“We require roughly around six months to start commercialising the services starting with Langkawi,” he says.
When asked whether TFP and its partners have been in talks with Digital Nasional Bhd (DNB) for a potential collaboration, Hussian says they will be communicating with DNB as soon as the FTTH project is in a “more advanced” stage.
DNB is the government-owned SPV set up to build, own and operate Malaysia’s 5G infrastructure.
“The core requirement for 5G is fibre connectivity.
“Since our feeder and distribution network is on fibre, companies that offer tower operations or services (TowerCo) can tap into our network to offer 5G connectivity.
“This is especially so for the unserved and underserved market,” he says.
TFP’s venture into the capital-intensive fibre-broadband business is not without concern. The group has been loss-making for several years and is in the negative operating cash territory.
This raises the question on whether TFP would be able to carry out the project effectively, without hitting the wall financially.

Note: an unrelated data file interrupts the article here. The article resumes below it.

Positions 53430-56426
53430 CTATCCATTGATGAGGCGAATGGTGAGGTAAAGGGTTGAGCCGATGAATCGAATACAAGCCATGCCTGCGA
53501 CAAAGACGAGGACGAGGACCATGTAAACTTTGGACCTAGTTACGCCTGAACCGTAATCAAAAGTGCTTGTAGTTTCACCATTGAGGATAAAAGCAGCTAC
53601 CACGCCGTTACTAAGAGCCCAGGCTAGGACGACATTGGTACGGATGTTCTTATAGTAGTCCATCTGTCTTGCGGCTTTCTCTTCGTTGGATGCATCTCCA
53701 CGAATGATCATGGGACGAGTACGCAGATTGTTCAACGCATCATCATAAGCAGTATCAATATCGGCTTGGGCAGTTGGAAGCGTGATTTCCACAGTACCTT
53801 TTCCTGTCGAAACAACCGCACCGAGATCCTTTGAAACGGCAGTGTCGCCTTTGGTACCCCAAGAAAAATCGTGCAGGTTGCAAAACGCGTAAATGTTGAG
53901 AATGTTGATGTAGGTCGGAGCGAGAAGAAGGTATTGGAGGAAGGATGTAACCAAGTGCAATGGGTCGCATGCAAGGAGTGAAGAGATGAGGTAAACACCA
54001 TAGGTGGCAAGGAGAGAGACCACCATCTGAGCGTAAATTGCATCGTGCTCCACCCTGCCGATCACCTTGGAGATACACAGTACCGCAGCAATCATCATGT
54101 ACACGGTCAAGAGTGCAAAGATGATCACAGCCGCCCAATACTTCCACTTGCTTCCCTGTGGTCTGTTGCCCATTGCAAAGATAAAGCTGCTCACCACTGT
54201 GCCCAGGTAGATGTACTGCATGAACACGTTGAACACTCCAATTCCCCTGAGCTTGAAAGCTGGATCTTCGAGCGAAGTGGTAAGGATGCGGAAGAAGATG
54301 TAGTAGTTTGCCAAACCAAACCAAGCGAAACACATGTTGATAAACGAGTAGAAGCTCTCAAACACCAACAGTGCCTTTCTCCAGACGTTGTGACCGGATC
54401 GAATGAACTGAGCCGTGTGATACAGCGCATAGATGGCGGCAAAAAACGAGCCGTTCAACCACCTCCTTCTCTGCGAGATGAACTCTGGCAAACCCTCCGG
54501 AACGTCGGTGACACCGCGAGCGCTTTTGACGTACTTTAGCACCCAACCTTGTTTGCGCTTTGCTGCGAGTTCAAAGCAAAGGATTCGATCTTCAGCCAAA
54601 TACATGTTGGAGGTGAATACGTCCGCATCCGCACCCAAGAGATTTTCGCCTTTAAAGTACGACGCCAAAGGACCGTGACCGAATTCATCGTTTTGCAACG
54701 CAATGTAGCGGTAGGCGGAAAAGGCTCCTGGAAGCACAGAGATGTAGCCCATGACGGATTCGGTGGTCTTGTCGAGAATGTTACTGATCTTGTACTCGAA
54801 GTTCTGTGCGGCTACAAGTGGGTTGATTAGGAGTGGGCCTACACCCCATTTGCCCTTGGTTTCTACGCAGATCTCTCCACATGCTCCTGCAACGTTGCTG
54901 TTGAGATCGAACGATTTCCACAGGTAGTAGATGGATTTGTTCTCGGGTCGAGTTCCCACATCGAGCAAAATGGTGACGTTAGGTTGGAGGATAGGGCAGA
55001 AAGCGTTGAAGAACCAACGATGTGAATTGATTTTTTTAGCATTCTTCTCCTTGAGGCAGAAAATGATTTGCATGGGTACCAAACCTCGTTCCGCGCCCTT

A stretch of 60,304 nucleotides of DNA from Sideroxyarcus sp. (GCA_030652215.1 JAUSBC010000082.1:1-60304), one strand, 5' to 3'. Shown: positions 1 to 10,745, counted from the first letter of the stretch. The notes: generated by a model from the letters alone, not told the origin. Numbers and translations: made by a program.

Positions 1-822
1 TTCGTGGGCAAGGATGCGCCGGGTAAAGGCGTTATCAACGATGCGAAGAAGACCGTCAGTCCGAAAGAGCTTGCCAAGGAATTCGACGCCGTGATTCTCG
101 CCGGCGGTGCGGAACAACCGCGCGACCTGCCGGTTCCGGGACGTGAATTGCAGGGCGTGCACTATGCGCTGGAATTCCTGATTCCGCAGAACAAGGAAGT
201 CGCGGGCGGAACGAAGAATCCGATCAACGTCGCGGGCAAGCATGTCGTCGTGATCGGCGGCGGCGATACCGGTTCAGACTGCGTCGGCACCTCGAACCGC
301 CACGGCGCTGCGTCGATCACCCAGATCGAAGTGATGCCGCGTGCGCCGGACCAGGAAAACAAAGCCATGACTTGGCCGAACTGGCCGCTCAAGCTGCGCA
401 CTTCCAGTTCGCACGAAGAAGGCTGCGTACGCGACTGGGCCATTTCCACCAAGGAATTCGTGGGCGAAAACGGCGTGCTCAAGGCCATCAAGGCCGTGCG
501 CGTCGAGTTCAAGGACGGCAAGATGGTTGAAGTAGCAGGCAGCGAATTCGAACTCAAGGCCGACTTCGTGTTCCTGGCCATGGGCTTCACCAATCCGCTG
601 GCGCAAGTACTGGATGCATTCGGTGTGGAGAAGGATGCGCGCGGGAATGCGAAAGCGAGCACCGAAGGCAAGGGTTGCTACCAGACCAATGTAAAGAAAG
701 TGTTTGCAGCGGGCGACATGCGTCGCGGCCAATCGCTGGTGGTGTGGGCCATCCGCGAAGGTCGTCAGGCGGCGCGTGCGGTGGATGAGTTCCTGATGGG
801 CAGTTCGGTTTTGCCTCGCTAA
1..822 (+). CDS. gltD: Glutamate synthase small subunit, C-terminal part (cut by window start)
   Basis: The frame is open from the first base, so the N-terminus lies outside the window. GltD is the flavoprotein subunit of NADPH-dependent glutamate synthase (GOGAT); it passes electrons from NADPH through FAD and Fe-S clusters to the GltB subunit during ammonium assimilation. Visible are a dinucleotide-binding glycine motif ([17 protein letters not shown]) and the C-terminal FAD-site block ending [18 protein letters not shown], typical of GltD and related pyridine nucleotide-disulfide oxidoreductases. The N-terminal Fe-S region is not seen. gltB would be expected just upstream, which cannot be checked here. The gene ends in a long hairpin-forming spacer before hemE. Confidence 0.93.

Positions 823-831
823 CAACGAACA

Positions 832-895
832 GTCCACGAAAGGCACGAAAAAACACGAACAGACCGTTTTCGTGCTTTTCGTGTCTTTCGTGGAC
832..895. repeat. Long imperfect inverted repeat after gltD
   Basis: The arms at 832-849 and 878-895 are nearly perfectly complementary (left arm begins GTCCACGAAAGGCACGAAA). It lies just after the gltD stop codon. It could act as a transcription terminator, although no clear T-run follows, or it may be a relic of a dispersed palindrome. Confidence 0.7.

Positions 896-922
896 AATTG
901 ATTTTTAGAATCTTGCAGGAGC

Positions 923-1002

In response to this, Hussian says that the group is currently exploring various funding options, although he declines to disclose the options at the moment.
“Nevertheless, we believe investors will like the nature of this contract which provides strong earnings visibility,” according to him.
Following the MoU with Landasan Salam, Hussian says TFP would not only expand offerings to the fixed broadband market, but also expand its enterprise resource planning (ERP) offerings to the telecommunications segment.
TFP is involved in the telecommunications business through Jejak Semangat, which is a licensed mobile virtual network operator (MVNO) company that provides network services.
With the MVNO licence obtained, its core service is to enhance service providers in offering telecommunication services to use the OneCALL SimCard.
Jejak Semangat also holds a Network Service Provider 1 licence.
In recent years, TFP has transformed itself into a financial technology (fintech) company, which focuses on digital services solutions in the areas of enterprise resource planning, human resource management as well as campus management systems.
Unlike most businesses involved in digital services, Hussian says the group will focus on the “unbanked” population or people without bank accounts across Malaysia.
“We see a huge untapped potential in this market, especially in view of the current Covid-19 pandemic that restricts people’s movement.
“To put it into perspective, most of the infrastructure for our services is already available and most regulatory approvals have been obtained.
“This means that the group can see a turnaround once we have achieved a certain threshold of users, which can give us sustainable and recurring revenue and profit,” says Hussian.